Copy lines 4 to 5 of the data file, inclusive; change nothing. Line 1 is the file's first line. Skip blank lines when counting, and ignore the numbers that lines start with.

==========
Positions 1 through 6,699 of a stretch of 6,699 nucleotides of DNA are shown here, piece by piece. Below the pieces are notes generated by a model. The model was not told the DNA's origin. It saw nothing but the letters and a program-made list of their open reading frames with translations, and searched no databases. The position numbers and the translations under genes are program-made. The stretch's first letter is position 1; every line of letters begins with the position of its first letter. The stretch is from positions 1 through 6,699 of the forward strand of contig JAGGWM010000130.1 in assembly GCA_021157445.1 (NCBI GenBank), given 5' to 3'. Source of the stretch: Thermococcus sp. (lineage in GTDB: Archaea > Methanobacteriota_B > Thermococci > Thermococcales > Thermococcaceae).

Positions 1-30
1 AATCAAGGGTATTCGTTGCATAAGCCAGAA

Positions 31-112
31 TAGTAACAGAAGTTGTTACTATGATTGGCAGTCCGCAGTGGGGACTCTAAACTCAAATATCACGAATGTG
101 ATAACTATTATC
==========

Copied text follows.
Positions 31-112
31 TAGTAACAGAAGTTGTTACTATGATTGGCAGTCCGCAGTGGGGACTCTAAACTCAAATATCACGAATGTG